IT would appear that radium has landed geologists and biologists in a difficulty greater than that from which it was hoped it would deliver them. There is radium in the earth, and radium in disintegrating gives out heat. Therefore a once molten globe will cool down more slowly than if it contained no such independent source of heat. Lord Kelvin's calculations were made on the supposition that there was no source of heat except what the earth possessed as a molten globe. Hence we are at liberty to extend the time that has elapsed since the earth became the possible theater of geological change to 500,000,000, 1,000,000,000, or even more, years ago. Radium has given us a blank cheque on the bank of time. So far so good. But when the actual calculations were made as to how much the radium known to exist in the outer shell of the earth would effect its cooling, this was found to be too great. It would, in fact, raise the temperature of the earth the fraction of a degree annually. Two suggestions in the way of explaining the difficulty have been made by Prof. Joly in his “Radioactivity and Geology.” We do not think that either will bear the test of careful examination. It is only the outer shell of the earth that can be examined for radium, and though there appears to be no diminution with depth, there may be less, or none, in the lower partd. If, then, we have to spread the heating effects of the radium of the outer shell over the whole earth, it will obviously be insufficient to raise its temperature. The only possible result of its disintegration will be a retardation of its cooling to an indefinite extent, which is what is wanted. This is the first suggestion. The second, admitting that the proportion of radium in the interior may be the same as at the surface, avails itself of the fact that vast masses of the central earth may be thermally isolated for immense periods of time. The rise in temperature of such parts—due to their radium— need not, then, affect the rocky crust. In the course of prolonged ages, however, such internal reservoirs of heat might, so to speak, overflow. Great rushes of heat might reduce the outer shell to a molten state, and inaugurate a new geological era. To quote Prof. Joly: "With an interest almost amounting to anxiety, geologists will watch the development of researches which may result in timing the strata and the phases of evolutionary advance; and may even—going still further back—give us reason to see in the discrepancy between denudation and radio-active methods, glimpses of past reons, beyond that day of regeneration which at once ushered in our era of life, and, for all that went before, was 'a sleep and a forgetting.' “ But let us look at these interesting suggestions a little more closely. If the radium contents of the outer shell were spent in heating the whole earth—or any considerable portion of it beyond the shell containing it—then we might suppose it just sufficient to retard its cooling indefinitely. But as the temperature of the earth increases with depth, we cannot suppose that any of the radium- generated heat of the outer shell passes downwards. It must all be spent in heating its mm mass. Therefore, according to calculation, this outer shell should be rising in temperature. There seems to be no escape from this conclusion. And this applies also—and even more forcibly—to the second explanation. For with an interior rising in temperature it is still more difficult to imagine any of the radium-generated heat of the outer shell passing downwards. The radium heat of the crust must all be spent on itself. Even this does not express the full extent of the difficulty. The theory of the radio-active elements is that they have their periods in which they lose half their substance. The period of radium is 1,760 years, and that of uranium 5,000,000,000 years. Now, since we know of no source whereby the supply of uranium in the earth is replenished, we must suppose that there was twice as much uranium five thousand million years ago as there is today. And whatever length of time we go back we must suppose there was more uranium, and hence a greater heating effect, than there is to-day. A molten globe could not begin to cool until the radium contents of its outer shell were less than that of the earth to-day. The moon presents another difficulty. Our satellite is generally held to be a bit of the earth thrown off some fifty-six million years ago. It was then molten, and the drag of the i'tdes produced in its molten mass by the earth gradually reduced its rate of rotation. Now it only turns on its axis in the course of a revolution round the earth. The moon's radium has not prevented it reaching a stage of cooling far beyond that of the earth. And yet the moon may be supposed to have had the full proportion of radium known to exist in the outer shell of the earth. Yet it has cooled down from a molten state in fifty-six million years in spite of its radium! And it would appear that the earth has done the same, although it has not reached the same stage. For if the moon was molten when it began its separate existence, so must tho earth—- which gave it birth—have been. And it would appear that there must be more radium in the sun than in the earth. For helium, the product of the disintegration of radium, was discovered spectro- scopically in the sun years before it was known on earth. It must surely, therefore, exist there in much larger quantities. Hence the sun should be getting hotter at a greater rate than the earth. The difficulties introduced by radium into earth history are greater than that which it was hoped it would remove.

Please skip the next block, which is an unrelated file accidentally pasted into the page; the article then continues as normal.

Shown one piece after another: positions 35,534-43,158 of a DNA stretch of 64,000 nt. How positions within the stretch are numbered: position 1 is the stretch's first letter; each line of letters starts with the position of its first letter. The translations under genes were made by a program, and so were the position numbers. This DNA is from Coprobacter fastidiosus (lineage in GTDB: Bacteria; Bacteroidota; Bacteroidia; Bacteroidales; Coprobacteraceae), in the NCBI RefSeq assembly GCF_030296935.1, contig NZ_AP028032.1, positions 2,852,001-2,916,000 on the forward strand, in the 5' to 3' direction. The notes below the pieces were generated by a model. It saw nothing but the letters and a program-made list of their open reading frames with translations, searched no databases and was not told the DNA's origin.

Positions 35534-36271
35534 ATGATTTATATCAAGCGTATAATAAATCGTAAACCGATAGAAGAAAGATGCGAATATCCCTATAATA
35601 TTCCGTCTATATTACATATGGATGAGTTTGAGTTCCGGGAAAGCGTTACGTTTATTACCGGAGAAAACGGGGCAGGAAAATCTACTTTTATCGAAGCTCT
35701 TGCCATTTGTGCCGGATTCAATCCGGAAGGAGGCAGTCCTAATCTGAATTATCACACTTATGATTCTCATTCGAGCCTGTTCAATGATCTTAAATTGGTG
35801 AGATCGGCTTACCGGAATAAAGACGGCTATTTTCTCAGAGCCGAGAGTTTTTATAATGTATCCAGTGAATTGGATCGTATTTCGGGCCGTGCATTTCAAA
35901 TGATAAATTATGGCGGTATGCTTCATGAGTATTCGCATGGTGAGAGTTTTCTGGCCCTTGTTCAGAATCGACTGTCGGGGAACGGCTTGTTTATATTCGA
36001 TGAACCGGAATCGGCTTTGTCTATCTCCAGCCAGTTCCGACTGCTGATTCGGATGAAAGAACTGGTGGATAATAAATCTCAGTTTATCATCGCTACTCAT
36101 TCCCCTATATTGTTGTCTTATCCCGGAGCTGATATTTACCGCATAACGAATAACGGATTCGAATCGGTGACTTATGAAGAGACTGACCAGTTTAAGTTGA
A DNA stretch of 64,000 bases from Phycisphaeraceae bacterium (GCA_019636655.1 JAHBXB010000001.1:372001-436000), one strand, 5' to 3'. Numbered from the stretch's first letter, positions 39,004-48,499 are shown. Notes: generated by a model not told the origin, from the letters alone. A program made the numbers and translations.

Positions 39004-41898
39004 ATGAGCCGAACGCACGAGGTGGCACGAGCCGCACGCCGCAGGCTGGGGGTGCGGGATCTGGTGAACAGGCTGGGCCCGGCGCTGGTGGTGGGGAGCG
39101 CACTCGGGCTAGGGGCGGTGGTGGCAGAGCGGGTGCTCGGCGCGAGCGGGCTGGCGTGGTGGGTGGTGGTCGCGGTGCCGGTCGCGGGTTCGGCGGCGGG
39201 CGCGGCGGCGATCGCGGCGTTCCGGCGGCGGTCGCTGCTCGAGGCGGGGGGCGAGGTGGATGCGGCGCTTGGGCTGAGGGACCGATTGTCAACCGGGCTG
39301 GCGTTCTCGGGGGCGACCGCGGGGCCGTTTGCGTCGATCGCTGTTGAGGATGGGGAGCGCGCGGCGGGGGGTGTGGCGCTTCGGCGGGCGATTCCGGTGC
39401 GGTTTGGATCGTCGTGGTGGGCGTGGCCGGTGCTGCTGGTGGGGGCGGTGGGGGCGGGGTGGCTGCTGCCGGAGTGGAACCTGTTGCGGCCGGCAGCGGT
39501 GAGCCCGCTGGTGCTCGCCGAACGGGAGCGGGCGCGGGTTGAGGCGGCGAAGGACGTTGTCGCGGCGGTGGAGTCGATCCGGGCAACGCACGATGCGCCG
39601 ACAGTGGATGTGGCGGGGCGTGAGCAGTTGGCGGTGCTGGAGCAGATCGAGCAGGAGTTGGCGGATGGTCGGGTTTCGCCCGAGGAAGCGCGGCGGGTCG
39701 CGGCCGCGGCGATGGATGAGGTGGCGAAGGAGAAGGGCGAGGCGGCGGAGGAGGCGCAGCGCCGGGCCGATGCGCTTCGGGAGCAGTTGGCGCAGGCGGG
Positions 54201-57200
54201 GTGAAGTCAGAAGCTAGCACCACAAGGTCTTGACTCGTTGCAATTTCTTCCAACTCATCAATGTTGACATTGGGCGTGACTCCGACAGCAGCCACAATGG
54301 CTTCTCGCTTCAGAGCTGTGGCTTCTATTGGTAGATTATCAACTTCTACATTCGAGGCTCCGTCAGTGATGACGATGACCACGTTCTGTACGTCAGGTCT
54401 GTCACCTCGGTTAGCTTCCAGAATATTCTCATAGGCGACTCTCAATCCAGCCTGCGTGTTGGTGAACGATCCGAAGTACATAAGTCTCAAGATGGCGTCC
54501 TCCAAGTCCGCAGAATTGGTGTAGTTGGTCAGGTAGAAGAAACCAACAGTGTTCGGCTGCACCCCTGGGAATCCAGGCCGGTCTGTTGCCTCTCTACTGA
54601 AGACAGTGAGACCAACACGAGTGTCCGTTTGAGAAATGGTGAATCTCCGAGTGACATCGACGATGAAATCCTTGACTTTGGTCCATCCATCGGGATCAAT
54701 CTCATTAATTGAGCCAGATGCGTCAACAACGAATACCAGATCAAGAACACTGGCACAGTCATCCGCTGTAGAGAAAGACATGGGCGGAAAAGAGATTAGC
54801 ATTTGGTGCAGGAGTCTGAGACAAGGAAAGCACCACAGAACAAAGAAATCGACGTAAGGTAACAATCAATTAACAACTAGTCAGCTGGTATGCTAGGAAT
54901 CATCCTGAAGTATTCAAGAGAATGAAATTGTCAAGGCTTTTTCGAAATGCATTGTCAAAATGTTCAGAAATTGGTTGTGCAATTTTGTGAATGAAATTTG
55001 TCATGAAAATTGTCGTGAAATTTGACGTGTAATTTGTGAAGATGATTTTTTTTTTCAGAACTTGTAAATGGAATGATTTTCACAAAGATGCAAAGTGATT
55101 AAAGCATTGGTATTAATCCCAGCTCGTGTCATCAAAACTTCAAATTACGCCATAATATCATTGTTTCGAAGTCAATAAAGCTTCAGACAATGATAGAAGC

This article was originally published with the title "Radium and Earth History" in s , , 23 (March 2013)